You have heard the news stories: immigrants exploited, passports confiscated by employers, families forced to live apart. Yes, welcome to Trump’s . . . Trinidad and Tobago. The truth is the Caribbean nation is one of the leading transit hubs and destination points for trafficked people. Zhenzhen voluntarily came to work, but her smugglers’ extra “taxes” put her at the mercy of the criminally-connected Mrs. Liu in Emilie Upczak’s Moving Parts (trailer here), which screens during the 2018 Kew Gardens Festival of Cinema.
Arguably, Zhenzhen was a bit naïve, but she only wanted to work. It is also rather natural she would want to be with her brother Wei after the death of their father. However, as soon as the boat lands, the traffickers demand more money. Wei had arranged kitchen work for Zhenzhen at Mrs. Liu’s restaurant (someone actually points out “Mr. Liu,” if there is one, has never been seen), but she quickly recruits the young woman for an upscale nightclub-brothel, capitalizing on their thuggish pressure.
Somehow, Zhenzhen manages to attract the attention of Evelyn, the even more naïve and in-denial daughter of a local wheeler-dealer. The gallerist tries her best to ignore his corruption, even though it corroded her homeless brother’s soul, like a form of cancer. Nevertheless, Evelyn might be able to help Zhenzhen, if she can slip away from Mrs. Liu’s operation long enough.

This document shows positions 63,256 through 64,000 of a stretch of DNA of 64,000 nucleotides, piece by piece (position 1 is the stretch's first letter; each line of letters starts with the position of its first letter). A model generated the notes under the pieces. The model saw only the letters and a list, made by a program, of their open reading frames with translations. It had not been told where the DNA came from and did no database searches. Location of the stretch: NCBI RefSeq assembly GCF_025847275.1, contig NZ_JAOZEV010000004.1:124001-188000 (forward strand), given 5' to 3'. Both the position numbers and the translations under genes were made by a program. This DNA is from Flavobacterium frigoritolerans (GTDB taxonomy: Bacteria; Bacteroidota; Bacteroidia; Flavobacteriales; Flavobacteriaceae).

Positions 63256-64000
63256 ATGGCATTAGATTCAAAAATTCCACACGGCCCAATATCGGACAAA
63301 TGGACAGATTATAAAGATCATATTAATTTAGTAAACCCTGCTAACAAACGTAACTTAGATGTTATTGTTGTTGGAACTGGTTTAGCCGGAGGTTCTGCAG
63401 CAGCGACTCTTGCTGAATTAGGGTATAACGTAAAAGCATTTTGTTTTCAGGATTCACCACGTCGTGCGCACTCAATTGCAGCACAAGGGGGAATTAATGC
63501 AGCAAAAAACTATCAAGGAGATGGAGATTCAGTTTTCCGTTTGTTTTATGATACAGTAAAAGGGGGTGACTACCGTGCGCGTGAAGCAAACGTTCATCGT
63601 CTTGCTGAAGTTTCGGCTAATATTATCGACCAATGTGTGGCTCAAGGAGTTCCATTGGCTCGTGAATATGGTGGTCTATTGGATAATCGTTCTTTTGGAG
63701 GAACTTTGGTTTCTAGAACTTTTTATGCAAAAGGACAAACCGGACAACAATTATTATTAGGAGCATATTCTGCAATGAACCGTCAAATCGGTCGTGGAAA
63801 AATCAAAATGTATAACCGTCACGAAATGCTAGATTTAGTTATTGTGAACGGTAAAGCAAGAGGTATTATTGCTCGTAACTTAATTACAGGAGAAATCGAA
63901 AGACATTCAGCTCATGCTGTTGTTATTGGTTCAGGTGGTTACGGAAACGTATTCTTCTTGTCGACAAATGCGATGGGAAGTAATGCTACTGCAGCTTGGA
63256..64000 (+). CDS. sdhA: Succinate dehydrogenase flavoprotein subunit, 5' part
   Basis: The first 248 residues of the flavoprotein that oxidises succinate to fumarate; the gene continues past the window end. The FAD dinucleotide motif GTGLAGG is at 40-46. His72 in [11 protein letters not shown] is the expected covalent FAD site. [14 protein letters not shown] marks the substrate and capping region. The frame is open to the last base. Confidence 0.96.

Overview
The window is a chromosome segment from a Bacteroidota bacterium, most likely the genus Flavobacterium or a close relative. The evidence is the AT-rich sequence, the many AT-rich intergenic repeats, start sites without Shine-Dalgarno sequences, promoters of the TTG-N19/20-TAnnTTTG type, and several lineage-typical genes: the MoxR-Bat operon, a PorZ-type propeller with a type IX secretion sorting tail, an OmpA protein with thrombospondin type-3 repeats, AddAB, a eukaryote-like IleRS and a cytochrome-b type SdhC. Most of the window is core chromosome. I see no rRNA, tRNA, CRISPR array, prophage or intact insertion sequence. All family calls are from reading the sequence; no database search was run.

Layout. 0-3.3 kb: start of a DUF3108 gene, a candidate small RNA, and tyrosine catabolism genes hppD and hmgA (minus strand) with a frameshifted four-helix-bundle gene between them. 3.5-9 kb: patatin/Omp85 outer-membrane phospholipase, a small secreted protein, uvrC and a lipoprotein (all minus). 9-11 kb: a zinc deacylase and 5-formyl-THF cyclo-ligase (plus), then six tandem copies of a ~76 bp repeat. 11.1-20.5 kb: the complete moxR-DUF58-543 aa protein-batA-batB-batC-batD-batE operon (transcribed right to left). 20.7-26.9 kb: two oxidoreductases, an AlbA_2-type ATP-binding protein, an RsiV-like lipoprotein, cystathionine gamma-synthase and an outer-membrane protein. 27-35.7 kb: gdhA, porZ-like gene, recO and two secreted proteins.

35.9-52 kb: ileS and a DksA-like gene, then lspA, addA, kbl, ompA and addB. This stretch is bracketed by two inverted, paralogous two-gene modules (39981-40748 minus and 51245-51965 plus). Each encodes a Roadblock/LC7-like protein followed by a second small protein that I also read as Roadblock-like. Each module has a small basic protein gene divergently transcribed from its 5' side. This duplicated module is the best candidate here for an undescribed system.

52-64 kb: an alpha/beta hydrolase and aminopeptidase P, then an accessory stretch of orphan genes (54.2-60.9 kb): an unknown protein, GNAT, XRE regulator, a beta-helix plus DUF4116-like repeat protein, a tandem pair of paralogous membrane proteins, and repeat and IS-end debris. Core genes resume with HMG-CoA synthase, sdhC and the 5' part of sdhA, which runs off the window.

Moving Parts is a well-intentioned film, but it covers a lot of familiar terrain. Still, it is rather eye-opening to see how porous the boundaries are between legit (but exploitative) menial labor and outright sexual servitude. On the other hand, the subplots involving Evelyne and her family are dull and largely cliched. Maybe, you could call her a “Trinidadian Savior,” instead of the SJW-loathed “white savior.” Regardless, screen time not featuring Zhenzhen and Wei is mostly misspent.
Valerie Tian is terrific as Zhenzhen. It is a brutally honest and painfully vulnerable portrayal that does not whitewash or sanctify her. Her character makes plenty of mistakes, but she matures quickly, which gives her an interesting developmental arc to realize. Jay Wong is similarly compelling as the guilt-wracked Wei, who arguably shifts in the opposite direction. Jacqueline Chan is chillingly villainous as Mrs. Liu, but Godfrey Wei is the film’s secret ingredient, adding grace and grit as the restaurant’s head chef.
For the most part, we know exactly where Moving Parts is headed and it breaks little new ground getting there. Still, seeing this story unfold against a Caribbean backdrop gives viewers a fuller sense of the extent of human trafficking crimes. If nothing else, the film should convince patrons it is time for some sort of global treaty prohibiting passport confiscation (without legal due process). There are also some very nice performances, especially from Tian and Wei. Respectfully recommended, Moving Parts screens this Monday (8/6), as part of the Kew Gardens Festival of Cinema.